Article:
Wind Walker [NOOK Book]


The saga of frontier mountain man Titus Bass was first chronicled by author Terry C. Johnston in the bestselling trilogy Carry the Wind, Borderlords, and One-Eyed Dream. In Dance on the Wind, Buffalo Palace, and Crack in the Sky, Johnston set down the stirring adventures of Bass's early life. Now the unforgettable epic concludes with the story of this legendary hero's autumn years that was begun in Ride the Moon Down and Death Rattle.

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Wind Walker

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The saga of frontier mountain man Titus Bass was first chronicled by author Terry C. Johnston in the bestselling trilogy Carry the Wind, Borderlords, and One-Eyed Dream. In Dance on the Wind, Buffalo Palace, and Crack in the Sky, Johnston set down the stirring adventures of Bass's early life. Now the unforgettable epic concludes with the story of this legendary hero's autumn years that was begun in Ride the Moon Down and Death Rattle.

In this breathtaking climax, Bass, the hardy survivor of a world now gone, prepares to fight his magnificent final battle.

Fleeing the bloody aftermath of the Taos Rebellion, Titus Bass leads his family north, hoping to winter with the Crow people. But wagons filled with overland emigrants in search of new homes have already begun to trek across the vast untamed frontier. The wild and free world of the mountain men is quickly fading into the past. Even the famous Jim Bridger, whose trading post sits on the emigrants' Oregon Trail, must contend with arriving Mormons under Brigham Young, who view the region as their Promised Land to be cleansed of all nonbelievers.

For Titus Bass, the journey north is sadly eventful. He must save an old friend from death and rescue his daughter Magpie from cutthroat traders. He must find a way to free a wagon train of innocents from its unscrupulous leader, his murderous assistant, and the band of violent toughs who enforce the leader's will. Most important of all, Bass must come to terms with his long-lost daughter Amanda, bound with her husband and children for a new home ... in a faraway land that Bass himself will never see.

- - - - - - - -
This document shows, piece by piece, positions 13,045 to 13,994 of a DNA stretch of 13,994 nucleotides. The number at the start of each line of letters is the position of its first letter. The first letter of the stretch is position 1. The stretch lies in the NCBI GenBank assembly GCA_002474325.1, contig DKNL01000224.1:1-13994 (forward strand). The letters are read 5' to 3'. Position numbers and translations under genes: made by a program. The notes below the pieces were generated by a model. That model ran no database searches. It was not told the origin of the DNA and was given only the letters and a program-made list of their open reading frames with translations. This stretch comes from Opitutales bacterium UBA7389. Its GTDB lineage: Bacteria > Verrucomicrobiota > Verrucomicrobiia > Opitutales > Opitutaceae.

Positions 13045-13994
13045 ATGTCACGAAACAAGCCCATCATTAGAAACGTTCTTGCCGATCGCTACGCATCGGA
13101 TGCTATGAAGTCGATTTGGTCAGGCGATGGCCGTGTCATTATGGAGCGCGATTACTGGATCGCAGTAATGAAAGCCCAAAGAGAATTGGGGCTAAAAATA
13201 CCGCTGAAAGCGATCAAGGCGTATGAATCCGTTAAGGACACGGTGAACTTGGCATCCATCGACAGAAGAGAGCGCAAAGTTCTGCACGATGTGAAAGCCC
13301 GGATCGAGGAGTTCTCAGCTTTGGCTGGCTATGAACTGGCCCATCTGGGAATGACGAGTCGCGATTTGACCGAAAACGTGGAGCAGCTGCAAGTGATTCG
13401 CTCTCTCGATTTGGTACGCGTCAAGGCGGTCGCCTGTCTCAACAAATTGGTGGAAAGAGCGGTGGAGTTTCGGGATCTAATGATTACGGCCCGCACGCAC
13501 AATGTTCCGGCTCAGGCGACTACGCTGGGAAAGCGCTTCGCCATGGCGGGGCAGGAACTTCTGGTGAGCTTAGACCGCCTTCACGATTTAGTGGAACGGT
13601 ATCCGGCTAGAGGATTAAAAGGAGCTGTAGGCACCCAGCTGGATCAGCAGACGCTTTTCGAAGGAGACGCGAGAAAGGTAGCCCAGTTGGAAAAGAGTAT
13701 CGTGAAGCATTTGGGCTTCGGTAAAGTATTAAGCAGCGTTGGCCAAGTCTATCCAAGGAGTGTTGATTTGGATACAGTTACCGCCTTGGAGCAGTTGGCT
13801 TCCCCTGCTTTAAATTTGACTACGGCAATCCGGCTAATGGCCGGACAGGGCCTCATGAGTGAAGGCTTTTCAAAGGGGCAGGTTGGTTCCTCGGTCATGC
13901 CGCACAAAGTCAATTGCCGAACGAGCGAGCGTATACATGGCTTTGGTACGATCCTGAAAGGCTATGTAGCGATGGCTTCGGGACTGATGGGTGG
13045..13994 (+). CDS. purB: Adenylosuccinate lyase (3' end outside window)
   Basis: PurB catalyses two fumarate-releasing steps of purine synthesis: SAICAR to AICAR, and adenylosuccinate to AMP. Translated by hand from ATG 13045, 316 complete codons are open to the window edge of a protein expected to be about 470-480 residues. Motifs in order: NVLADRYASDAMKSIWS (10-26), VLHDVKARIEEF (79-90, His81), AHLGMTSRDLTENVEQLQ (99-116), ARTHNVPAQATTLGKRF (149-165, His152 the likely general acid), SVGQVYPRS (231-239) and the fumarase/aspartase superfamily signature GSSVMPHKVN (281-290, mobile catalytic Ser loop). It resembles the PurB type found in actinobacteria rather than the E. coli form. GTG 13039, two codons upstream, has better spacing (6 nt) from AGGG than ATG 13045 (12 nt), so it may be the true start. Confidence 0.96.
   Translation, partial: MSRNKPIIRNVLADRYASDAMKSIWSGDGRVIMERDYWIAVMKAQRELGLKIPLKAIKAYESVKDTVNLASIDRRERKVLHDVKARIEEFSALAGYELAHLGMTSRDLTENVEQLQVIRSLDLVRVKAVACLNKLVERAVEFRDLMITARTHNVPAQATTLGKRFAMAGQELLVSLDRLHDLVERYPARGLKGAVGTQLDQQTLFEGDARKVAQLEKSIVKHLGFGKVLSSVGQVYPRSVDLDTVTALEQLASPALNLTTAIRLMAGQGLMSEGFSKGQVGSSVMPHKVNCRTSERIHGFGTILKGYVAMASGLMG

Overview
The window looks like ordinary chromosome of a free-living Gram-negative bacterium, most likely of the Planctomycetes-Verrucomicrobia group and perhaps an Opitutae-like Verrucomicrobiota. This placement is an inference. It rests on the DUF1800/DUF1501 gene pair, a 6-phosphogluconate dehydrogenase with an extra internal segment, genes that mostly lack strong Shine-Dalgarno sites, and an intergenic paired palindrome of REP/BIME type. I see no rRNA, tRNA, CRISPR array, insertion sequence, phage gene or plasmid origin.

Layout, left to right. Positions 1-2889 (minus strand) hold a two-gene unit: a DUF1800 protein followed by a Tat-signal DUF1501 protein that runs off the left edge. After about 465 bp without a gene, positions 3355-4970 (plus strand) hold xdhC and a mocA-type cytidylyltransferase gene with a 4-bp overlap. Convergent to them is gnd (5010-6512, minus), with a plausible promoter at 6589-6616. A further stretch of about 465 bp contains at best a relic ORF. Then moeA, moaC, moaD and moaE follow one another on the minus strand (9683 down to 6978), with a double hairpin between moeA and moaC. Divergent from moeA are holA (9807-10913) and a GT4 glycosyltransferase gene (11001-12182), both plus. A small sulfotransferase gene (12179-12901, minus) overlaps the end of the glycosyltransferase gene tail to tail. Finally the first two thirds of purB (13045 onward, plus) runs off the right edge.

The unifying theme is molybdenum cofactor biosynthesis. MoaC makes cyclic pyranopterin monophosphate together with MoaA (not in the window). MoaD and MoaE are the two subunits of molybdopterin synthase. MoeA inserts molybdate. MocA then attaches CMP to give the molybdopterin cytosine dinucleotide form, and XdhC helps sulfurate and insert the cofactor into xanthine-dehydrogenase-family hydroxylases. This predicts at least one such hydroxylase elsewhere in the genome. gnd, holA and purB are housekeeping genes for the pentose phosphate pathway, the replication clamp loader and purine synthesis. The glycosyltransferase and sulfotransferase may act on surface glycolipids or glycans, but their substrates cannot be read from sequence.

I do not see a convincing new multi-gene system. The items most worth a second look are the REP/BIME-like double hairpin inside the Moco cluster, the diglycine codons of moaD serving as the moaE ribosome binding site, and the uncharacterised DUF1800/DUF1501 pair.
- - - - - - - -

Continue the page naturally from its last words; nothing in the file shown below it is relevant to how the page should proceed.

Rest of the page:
When Bass eventually arrives in the land of the Crow, he finds old friends -- and old ways -- dying out. Determined to live out his final years in peace, Bass soon comes to realize that even on the changing frontier, enemies lie in wait, old dangers lurk, and survival is never a certain thing. But still to come is the greatest lesson of all -- that dearer by far than his own life are the lives of his friends and loved ones.

From the Hardcover edition.
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Editorial Reviews

From the Publisher
“No one does it better than TERRY JOHNSTON. He has emerged as one of the great frontier historical novelists of our generation.”
Tulsa World

“TERRY C. JOHNSTON is an authentic American treasure.”
Loren D. Estleman

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Product Details

  • ISBN-13: 9780307756367
  • Publisher: Random House Publishing Group
  • Publication date: 6/16/2010
  • Sold by: Random House
  • Format: eBook
  • Pages: 656
  • Sales rank: 206,118
  • File size: 3 MB

Meet the Author

Terry C. Johnston was born on the plains of Kansas and immersed himself in the history of the early West. His first novel, Carry the Wind, won the Medicine Pipe Bearer's Award from the Western Writers of America, and his subsequent books, among them Cry of the Hawk, Dream Catcher, Buffalo Palace, Crack in the Sky, and the Son of the Plains trilogy, have appeared on bestseller lists throughout the country.